Yesterday I attended a fabulous lecture by Sam Payne from Mother advertising agency. Sam shared with us the process of creating a commercial or an ad. In the end he gave an example on the necessity of killing our creative ideas. After all, it doesn't make sense to stick to an idea that doesn't work. Today I experienced in real life his words.
Since next week is the final presentation to summarize the past month of drawing practice, today our mission is to show the tutors our sketches done in Pitts River Museum a few days ago and our drafts of the final illustration. This morning when I woke up, I had the feeling that my optimism, which had abandoned me for a while, returned. I didn't have many finalized drafts, but I was very certain that the tutors would give me all sorts of advice. After studying for 40 minutes this morning, I left home in a hurry to meet the challenge of the day.
Today only half of the students came in. But the crit on Thursday is extremely important for me because the feedback I get today will last me through the coming three days. I can draw anywhere, and the main reason why I came here is that I want to get feedback and know what others think of my works. After Lu explained the schedule for next Thursday, Jake went on to say, "Would you like to be the wooooo... next week? Last week some people made us wooooo..." Hearing his dramatic expression, I was tempted to give my life for that final illustration...
Today I was in Jake's group. Because light had come back to my life, it occurred to me that I could learn loads of things from him. He is probably the most talkative tutor, but he shares everything including basic drawing techniques. Besides, in trying to explain the word "skull" to a Chinese boy, he drew it rather than using words. He is definitely a very interesting hyper person. However, he's also very honest when seeing a bad drawing.
Elie likes the colored skull on the top.
Jake likes the claws in the drawing above.
I know that my objective life drawing doesn't seem to excite people, but that's not my main concern now. I was doing my best to collect as much information as my eyes could see in the museum. I'll leave quirky life sketches for later.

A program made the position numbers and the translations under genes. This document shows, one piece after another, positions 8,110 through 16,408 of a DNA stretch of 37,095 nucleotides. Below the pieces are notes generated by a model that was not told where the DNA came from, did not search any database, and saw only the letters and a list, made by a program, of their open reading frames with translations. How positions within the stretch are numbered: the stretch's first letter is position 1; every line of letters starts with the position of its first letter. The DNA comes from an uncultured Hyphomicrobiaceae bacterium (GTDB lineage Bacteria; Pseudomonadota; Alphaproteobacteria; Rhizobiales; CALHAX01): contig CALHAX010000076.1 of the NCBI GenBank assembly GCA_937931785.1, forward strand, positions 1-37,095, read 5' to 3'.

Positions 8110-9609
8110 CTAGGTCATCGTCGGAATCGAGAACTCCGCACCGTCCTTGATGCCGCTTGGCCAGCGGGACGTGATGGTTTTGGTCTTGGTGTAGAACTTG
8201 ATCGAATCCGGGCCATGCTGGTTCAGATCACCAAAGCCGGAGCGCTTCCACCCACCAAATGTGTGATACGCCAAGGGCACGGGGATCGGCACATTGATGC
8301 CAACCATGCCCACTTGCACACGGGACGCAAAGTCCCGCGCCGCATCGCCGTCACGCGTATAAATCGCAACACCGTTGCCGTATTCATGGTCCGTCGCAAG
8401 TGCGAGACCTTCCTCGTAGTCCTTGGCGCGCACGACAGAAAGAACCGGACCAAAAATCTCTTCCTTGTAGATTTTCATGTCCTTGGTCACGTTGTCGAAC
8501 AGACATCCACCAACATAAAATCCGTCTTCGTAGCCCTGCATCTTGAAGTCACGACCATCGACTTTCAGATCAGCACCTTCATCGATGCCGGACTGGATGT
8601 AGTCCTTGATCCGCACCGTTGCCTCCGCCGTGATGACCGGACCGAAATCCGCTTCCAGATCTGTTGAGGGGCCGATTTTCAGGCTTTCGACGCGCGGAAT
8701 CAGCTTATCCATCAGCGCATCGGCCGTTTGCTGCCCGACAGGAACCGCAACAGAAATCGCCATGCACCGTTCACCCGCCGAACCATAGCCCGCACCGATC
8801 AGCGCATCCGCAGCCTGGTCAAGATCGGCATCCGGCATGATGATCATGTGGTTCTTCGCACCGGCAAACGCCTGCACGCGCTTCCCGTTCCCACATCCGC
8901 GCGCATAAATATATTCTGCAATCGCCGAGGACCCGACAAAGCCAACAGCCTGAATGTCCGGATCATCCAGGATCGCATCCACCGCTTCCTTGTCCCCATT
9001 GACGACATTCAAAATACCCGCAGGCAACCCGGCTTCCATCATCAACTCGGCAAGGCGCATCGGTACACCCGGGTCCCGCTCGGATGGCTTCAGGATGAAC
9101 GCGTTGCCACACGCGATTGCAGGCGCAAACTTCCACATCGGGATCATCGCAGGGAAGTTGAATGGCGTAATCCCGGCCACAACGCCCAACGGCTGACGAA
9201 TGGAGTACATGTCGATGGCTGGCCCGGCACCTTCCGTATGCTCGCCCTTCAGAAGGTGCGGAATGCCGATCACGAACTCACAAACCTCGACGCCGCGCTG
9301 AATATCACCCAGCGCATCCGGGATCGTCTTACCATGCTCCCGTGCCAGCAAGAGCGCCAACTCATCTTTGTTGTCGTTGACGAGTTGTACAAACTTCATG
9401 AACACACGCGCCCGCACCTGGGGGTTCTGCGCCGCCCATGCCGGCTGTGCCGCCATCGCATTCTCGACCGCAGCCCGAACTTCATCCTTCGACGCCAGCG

As I was brainstorming, I focused on the plumes and the tail. I contrasted the hard, steely-looking robot with the soft plumes. However, as usual, my messages were too indirect, full of symbols. The viewer ended up reading the illo different from my original message. As a matter of fact, I had told myself to be straightforward a week ago.
I'll let you guess what I want to say in this image!
I thought of the soft tail as a soft spot in everyone, but many people ignore that part and hurt others ruthlessly. Since the dodo bird is extinct, my classmates said they read in the image the death of the bird by the dark robot.
The brainstorming process was a lot of fun. Next I went on to research how to draw robots, from flat ones to 3-dimensional versions. I told Jake that robots are not my thing, so I can tell my HUGE change. These pencil drawings excited a lot of my group mates. In fact, I was developing my ideas rather freely. So this was what others saw!
I wasn't especially satisfied with this drawing, but Jake liked it. I meant to draw a menacing-looking face, but my classmates found the tender face with eyelashes nice.
Interestingly, as I said how I'd like to improve, for example, I could do a better job with the robot, Jake commented that it is my robot and that it doesn't have to look like anyone's. Instead, I should work on some basic drawing skills to enhance the texture or convey my message directly. He said, "Illustrators are not fine artists. We don't have to draw super well, nor do we leave our drawings for the free interpretation of the viewer. Our job is to communicate, so the image has to say what we want to say, and the viewer can get it right away."
This is the shadow of the robot from the next image, but Jake liked the beautiful accident here.
In the end Jake asked: Where is the dodo bird? I got sidetracked. Thus Jake said that my images are lovely, but I am not hitting the target. Tomorrow I am going to an exhibition on extinct birds recommended by Jake and then I'll rethink about my image.
Well, I might leave the robot for other projects. I am not afraid to kill my baby. After all, I have nothing but overbrimming imagination!